Last week I had CPR training through my work.
I’m now certified.
I pray that I never have to use it, or if I do, then it will be with victorious results.
As I worked on the dummy during training memories came back to me in full force.
On August 17, 2010, my husband was on the job. He was working on a truck that had an arm on it when the operator hit the power line. He was electrocuted. He fell to the ground, and his heart stopped.
His coworkers acted quickly, bringing out an AED unit and were able to get his heart beating again.
But because his injuries were so severe, having received internal burns, he never regained consciousness. A few days later we said goodbye to him.
Losing my husband left a gaping hole in my heart. For many months, I had dreams where we had a funeral for him and he wasn’t really dead. It’s as if my subconscious had as hard a time accepting the loss as I consciously did. I got out of bed each morning because I had kids who no longer had two parents and depended on me to meet their needs.
They say that time heals wounds.
It takes more than just time.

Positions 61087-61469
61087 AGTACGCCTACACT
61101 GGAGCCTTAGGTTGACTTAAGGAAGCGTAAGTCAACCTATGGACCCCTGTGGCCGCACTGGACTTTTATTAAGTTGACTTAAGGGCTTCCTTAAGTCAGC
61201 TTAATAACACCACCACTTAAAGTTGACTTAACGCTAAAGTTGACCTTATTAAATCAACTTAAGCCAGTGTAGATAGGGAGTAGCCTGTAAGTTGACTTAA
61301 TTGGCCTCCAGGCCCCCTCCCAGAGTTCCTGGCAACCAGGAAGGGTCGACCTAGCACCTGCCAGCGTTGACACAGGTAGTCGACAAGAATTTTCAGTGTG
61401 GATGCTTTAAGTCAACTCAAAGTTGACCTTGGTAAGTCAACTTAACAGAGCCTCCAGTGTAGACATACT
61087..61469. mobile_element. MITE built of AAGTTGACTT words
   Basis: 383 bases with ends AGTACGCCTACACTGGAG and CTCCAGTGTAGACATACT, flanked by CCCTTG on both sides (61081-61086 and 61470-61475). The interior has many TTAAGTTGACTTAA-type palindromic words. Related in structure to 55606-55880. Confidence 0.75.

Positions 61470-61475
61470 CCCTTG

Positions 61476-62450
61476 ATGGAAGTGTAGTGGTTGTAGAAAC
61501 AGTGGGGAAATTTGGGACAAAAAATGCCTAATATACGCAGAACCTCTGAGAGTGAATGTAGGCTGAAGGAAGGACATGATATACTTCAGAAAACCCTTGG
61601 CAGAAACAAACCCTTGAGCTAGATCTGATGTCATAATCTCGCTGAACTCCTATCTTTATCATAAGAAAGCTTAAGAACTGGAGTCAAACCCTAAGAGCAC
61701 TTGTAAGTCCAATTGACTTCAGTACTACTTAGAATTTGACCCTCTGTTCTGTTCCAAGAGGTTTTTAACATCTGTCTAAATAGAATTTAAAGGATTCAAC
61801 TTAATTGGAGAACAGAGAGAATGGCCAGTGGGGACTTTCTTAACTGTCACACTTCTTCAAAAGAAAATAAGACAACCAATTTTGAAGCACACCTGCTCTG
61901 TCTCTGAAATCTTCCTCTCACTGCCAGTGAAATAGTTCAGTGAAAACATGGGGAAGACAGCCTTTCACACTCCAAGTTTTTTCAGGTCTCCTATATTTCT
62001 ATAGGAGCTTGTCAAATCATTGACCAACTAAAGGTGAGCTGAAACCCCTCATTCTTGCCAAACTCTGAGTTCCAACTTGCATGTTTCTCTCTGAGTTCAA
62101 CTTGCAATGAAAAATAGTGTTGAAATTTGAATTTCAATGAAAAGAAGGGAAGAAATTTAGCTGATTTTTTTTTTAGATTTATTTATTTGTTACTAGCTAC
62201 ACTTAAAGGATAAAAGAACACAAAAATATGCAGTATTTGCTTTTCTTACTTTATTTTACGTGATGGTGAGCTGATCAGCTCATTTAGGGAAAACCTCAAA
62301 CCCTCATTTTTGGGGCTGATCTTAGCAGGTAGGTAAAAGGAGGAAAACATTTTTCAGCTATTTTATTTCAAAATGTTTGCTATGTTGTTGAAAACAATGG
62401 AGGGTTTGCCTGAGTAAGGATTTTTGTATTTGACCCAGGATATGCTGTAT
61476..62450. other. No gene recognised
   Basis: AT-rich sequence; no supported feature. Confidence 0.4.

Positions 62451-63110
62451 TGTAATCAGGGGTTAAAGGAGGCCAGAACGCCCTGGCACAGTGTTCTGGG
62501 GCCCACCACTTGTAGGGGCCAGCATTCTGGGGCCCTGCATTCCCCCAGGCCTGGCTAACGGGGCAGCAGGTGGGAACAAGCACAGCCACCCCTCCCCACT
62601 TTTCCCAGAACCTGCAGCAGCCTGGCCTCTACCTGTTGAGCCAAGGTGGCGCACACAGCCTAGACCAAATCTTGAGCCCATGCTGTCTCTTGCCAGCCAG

I had many people praying for me. I also had the support of family and good friends who prayed for me and listened to me cry. I went to grief counseling. I took an antidepressant faithfully. I found comfort in songs, both from the hymnal and contemporary Christian music.
In 2013, I passed the third anniversary of his death wishing I were a drinker. I’ve never had an alcoholic drink, but I craved it and the escape it could provide.
Instead I bought a “death by chocolate” cake and ate almost the whole thing. My blood sugar skyrocketed.
A few weeks later, I believe God answered my prayers and all those who’d been praying for me when I was introduced to a Christian counselor in my area. I started seeing her once a week.
I was stuck in grief and depression. Through her counseling and effort on my part, I gradually came out of that dark pit. At first I lived life in the shadows. After an especially hard 2020, I feel like now, in 2021, I am living in the full light of victory in my life.
I have two books published and a third underway. I have more ideas for future books than I have time to write. I have a blog that is thriving. I have a good job that challenges me and helps me be a better person.
I have three independent adult children whom I’m close to and who enjoy each other’s company.
I’m “living the dream” as a bread distributor once said every time he was asked how he was doing.
The downside is: I no longer have my best friend and rock that was my husband.
Still, I can say today that the wound from my husband’s tragic death has healed. There is a scar there. I’ll always remember him and miss his presence in my life. I’ll never be the person I was before he died.
But I’ve become independent and confident in my abilities. I have more empathy for people who are suffering. I recognize that time with our loved ones is precious.